Safe, Secure Videoconferencing Platform Made in Canada

By: Lee Rickwood

September 18, 2020

A safe, secure video conferencing platform is in high demand these days. Canada may be home to the first one.

As companies, schools, individuals, and more need support for their remote work, communication, and learning activities during the coronavirus pandemic, collaboration and conferencing platforms are becoming more and more widely used.

And while some previously unknown companies seemed to have jumped to the head of the queue, their rapid growth trajectory, product offerings, and even sources of origin have left some users cold, to the point that some have banned (or are simply not supporting) such tools. Some video conferencing solution providers have had massive security breaches and some have sold or shared sensitive user information with third parties.

That leaves an opening for a software encryption start-up based in Kitchener-Waterloo and its made-in-Canada business offering.

user interface sjhown on smartphone and laptop

Tauria software is available for desktop and mobile devices running Windows, iOS, and Linux.

Founded in 2015, Tauria has launched its new videoconferencing tool as part of its comprehensive business suite.

Tauria says it is targeting its platform to institutions and companies with proprietary or personal information to protect, such as hospitals, school boards, municipalities, and more.

“We are setting a new standard for both the private and public sector to secure private information while facilitating digital connectivity,” said Tauria CEO Jesse Thé. “This communication tool has the power to transform service delivery for a multitude of industries.”

Tauria says it uses “military-grade” encryption to protect users against hackers, as well as to prevent advertisers and software providers from accessing sensitive information. The system uses 256-bit AES for data both at rest and in transit; the system is said to be fully compliant with privacy standards such as PIPEDA, HIPAA, CCPA, and more.

user interface on computer screen

Users can create group discussions, send private messages, and share files through the Tauria interface.

Tauria claims it is the first company to offer full end-to-end, no-knowledge encryption business communication software. No-knowledge encryption ensures that Tauria’s staff cannot access the information that is shared on the platform or through the video conferencing feature. This safeguarding, against even its own employees, is what the company claims makes it different from competitors like Zoom, Microsoft, Google, and Slack.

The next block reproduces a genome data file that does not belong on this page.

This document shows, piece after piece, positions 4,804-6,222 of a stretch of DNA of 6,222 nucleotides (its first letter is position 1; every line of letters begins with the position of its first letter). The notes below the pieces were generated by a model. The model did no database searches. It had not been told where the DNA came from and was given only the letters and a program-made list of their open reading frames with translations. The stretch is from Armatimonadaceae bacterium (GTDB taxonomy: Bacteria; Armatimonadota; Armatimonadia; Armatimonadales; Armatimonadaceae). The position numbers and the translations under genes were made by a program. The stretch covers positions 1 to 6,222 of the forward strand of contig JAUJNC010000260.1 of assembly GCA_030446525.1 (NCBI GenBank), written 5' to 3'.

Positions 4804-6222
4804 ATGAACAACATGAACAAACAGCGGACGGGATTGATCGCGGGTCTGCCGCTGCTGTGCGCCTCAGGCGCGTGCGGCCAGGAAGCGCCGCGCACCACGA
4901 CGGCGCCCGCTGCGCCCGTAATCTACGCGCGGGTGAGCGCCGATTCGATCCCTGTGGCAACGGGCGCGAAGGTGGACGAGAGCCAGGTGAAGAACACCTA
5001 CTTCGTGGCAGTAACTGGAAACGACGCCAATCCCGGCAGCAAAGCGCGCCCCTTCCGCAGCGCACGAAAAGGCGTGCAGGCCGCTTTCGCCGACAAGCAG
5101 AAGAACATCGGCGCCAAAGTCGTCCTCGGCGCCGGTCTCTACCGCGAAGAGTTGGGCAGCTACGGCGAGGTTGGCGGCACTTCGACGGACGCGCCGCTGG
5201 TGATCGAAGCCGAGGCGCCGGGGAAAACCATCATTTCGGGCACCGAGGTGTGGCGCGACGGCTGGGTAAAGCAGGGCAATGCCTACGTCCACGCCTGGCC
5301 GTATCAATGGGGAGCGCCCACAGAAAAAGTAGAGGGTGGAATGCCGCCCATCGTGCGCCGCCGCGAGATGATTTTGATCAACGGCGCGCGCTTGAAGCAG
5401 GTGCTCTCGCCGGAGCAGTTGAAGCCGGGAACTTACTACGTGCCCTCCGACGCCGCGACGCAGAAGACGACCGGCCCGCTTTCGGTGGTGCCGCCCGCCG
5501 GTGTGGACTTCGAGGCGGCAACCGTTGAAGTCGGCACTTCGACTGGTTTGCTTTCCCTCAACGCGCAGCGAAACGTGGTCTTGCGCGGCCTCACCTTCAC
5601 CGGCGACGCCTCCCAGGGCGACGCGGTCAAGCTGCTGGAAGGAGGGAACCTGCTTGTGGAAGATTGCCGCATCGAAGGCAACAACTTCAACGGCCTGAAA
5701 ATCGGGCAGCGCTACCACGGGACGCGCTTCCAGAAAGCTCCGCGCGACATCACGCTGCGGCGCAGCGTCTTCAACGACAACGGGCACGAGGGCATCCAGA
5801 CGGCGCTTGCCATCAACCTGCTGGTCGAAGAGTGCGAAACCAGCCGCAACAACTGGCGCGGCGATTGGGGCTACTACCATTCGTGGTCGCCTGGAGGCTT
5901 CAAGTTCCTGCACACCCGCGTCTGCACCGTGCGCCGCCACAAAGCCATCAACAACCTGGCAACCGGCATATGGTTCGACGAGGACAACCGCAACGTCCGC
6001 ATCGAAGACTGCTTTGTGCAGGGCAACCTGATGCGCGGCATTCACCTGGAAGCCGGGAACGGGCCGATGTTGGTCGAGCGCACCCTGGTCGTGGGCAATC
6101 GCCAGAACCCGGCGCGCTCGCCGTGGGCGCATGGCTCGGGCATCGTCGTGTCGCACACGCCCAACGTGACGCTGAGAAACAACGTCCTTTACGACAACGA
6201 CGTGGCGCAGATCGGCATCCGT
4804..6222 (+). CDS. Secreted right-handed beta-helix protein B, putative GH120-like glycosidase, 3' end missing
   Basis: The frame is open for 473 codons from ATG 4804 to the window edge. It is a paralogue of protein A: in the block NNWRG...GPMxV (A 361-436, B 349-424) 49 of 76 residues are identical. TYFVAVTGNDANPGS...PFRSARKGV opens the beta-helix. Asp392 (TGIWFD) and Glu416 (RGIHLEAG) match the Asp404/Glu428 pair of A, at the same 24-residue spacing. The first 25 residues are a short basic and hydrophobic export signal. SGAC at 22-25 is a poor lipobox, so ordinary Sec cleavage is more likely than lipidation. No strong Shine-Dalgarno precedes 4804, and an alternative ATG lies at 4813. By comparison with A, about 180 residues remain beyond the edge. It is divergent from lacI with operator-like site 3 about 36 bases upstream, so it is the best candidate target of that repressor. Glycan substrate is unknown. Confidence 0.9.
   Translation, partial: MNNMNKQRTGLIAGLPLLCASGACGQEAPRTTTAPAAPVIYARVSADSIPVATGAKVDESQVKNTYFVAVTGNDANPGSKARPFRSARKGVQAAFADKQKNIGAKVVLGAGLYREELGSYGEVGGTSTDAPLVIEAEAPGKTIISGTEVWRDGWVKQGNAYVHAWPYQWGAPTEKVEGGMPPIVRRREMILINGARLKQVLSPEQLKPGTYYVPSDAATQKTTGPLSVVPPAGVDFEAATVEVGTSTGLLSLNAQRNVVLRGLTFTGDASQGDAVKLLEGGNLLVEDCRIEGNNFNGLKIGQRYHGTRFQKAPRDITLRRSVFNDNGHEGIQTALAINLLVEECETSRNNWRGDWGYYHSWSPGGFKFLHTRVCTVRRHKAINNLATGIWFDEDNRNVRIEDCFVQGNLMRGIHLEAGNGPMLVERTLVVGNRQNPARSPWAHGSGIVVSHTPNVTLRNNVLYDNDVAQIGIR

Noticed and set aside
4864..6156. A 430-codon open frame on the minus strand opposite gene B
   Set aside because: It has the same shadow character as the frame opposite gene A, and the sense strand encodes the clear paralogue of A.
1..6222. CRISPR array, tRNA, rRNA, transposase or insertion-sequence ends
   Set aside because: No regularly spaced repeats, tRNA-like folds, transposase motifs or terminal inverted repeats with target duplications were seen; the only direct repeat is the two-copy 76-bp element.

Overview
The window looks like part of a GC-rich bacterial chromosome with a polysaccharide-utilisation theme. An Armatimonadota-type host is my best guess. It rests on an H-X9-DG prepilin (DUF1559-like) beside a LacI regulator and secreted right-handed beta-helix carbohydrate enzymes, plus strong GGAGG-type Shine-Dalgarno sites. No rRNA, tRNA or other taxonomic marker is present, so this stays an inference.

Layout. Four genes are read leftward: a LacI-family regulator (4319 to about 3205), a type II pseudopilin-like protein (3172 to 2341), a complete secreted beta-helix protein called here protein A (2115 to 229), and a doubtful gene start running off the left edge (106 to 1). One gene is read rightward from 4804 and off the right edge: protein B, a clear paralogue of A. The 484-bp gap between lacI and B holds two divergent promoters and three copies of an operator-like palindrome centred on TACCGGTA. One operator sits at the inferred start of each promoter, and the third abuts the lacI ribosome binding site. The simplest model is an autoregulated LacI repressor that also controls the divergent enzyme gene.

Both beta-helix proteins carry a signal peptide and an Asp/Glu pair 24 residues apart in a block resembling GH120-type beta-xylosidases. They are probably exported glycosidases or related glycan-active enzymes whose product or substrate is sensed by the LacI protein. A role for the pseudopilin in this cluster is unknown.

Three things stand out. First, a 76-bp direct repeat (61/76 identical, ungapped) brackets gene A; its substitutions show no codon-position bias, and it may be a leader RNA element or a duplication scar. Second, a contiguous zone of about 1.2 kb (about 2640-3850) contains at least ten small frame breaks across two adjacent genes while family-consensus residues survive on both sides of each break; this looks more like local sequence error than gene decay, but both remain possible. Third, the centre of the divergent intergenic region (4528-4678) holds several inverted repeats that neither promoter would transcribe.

“It is incredibly important for us to create a product that is fully end-to-end, no-knowledge encrypted to protect businesses,” Thé added. “Encryption is the foundation of everything we do.”

Tauria’s platform can support up to 50 people on video calls, while also allowing users to send messages, organize schedules, and share files; all are encrypted.

Privacy-first, zero-knowledge encryption – especially of live video where every frame must be encoded in real-time – requires sophisticated development, debugging, and processing. Even then, Tauria’s system makes use of encryption keys to unlock communications and other important files, but the keys are only available to the sender and the recipient.

Following his studies at the Lazaridis School of Business and Economics in Waterloo, Thé became CEO of a company called Zebu Infrastructure Online, working on a complete, secure, cloud-based business platform.

“With small and mid-sized businesses increasingly vulnerable to cyber-attacks, we want to ensure they have access to software that allows them to work successfully without worrying about threats,” Thé said at the time.

That assurance seemed to work: Zebu would soon raise some $5 million in seed funding to fuel its further development activities.

Zebu became Tauria, and the new software was launched barely a year ago, just months in fact before the use of video conferencing tools would skyrocket amid the coronavirus pandemic and fears over COVID-19.

The popular videoconferencing tool Zoom, for example, would soon claim more than 300 million daily users, despite criticisms that pointed out it is “not possible to enable end-to-end encryption for Zoom video meetings.”

(Zoom, by the way, says it has upped its game since then, and in a series of blog posts, the company cites enhancements to its security protocols.)

But Thé and Tauria are not holding back: Thé is active on his Twitter feed as he touts his own product and points out flaws in other products. Meanwhile, Tauria’s offering its new platform for free for the first month, and there’s a limited-time 50 per cent discount once the trial is over.

“It’s half the price of Zoom,” Thé said of his product and the special offer. “It can replace a Slack, Zoom, Dropbox, and Google Calendar all in a single solution for $10, on top of all the privacy and security.”

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